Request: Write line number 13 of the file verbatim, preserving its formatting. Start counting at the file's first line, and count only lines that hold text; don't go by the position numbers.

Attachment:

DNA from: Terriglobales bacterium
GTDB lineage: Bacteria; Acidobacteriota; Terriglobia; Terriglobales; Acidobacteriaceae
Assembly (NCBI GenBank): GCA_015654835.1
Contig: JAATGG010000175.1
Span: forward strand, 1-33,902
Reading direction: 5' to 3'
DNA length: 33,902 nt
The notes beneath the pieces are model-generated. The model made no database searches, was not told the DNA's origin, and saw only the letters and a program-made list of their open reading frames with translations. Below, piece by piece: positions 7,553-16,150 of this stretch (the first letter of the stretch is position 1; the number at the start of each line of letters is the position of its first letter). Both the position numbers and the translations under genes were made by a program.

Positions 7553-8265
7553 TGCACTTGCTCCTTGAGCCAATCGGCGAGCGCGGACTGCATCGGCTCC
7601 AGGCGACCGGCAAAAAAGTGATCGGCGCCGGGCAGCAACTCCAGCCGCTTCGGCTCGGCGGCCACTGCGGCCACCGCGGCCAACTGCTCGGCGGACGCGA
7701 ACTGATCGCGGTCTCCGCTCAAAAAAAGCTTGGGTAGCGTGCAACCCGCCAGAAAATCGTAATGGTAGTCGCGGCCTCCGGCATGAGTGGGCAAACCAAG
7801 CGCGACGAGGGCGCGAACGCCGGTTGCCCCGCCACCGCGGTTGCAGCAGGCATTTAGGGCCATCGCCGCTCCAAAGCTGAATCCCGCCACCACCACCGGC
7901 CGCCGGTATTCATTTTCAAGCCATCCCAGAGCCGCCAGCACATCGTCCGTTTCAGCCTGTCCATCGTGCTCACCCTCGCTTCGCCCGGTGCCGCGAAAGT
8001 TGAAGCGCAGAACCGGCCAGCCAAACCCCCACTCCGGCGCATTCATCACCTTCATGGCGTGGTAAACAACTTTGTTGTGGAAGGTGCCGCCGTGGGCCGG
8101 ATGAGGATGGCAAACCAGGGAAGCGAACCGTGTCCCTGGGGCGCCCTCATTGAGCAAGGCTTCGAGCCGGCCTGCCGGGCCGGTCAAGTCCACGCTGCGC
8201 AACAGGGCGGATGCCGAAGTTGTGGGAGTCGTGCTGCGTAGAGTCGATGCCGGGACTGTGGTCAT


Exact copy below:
7801 CGCGACGAGGGCGCGAACGCCGGTTGCCCCGCCACCGCGGTTGCAGCAGGCATTTAGGGCCATCGCCGCTCCAAAGCTGAATCCCGCCACCACCACCGGC